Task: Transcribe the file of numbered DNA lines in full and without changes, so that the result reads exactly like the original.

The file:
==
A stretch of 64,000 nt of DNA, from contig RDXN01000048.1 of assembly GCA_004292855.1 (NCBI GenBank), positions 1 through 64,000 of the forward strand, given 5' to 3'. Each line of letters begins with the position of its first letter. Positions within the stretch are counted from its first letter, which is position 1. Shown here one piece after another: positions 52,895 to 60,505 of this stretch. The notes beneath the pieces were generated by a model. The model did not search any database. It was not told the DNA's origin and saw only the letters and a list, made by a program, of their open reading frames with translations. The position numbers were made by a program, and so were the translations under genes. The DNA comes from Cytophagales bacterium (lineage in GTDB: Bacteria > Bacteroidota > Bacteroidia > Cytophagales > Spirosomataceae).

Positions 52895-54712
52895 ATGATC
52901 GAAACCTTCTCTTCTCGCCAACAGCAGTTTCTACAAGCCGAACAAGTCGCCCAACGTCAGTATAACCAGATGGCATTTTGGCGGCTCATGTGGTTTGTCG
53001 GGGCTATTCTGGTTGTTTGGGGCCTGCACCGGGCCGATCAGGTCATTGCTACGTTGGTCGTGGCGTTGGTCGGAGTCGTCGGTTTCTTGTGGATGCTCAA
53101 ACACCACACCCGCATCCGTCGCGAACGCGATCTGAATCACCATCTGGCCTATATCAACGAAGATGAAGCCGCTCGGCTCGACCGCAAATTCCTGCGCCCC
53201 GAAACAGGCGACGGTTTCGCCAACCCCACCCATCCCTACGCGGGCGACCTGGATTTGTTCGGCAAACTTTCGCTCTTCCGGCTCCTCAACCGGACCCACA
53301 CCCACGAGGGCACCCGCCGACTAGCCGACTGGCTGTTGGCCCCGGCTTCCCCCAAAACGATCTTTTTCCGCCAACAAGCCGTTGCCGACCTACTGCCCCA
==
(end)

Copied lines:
A stretch of 64,000 nt of DNA, from contig RDXN01000048.1 of assembly GCA_004292855.1 (NCBI GenBank), positions 1 through 64,000 of the forward strand, given 5' to 3'. Each line of letters begins with the position of its first letter. Positions within the stretch are counted from its first letter, which is position 1. Shown here one piece after another: positions 52,895 to 60,505 of this stretch. The notes beneath the pieces were generated by a model. The model did not search any database. It was not told the DNA's origin and saw only the letters and a list, made by a program, of their open reading frames with translations. The position numbers were made by a program, and so were the translations under genes. The DNA comes from Cytophagales bacterium (lineage in GTDB: Bacteria > Bacteroidota > Bacteroidia > Cytophagales > Spirosomataceae).

Positions 52895-54712
52895 ATGATC
52901 GAAACCTTCTCTTCTCGCCAACAGCAGTTTCTACAAGCCGAACAAGTCGCCCAACGTCAGTATAACCAGATGGCATTTTGGCGGCTCATGTGGTTTGTCG
53001 GGGCTATTCTGGTTGTTTGGGGCCTGCACCGGGCCGATCAGGTCATTGCTACGTTGGTCGTGGCGTTGGTCGGAGTCGTCGGTTTCTTGTGGATGCTCAA
53101 ACACCACACCCGCATCCGTCGCGAACGCGATCTGAATCACCATCTGGCCTATATCAACGAAGATGAAGCCGCTCGGCTCGACCGCAAATTCCTGCGCCCC
53201 GAAACAGGCGACGGTTTCGCCAACCCCACCCATCCCTACGCGGGCGACCTGGATTTGTTCGGCAAACTTTCGCTCTTCCGGCTCCTCAACCGGACCCACA
53301 CCCACGAGGGCACCCGCCGACTAGCCGACTGGCTGTTGGCCCCGGCTTCCCCCAAAACGATCTTTTTCCGCCAACAAGCCGTTGCCGACCTACTGCCCCA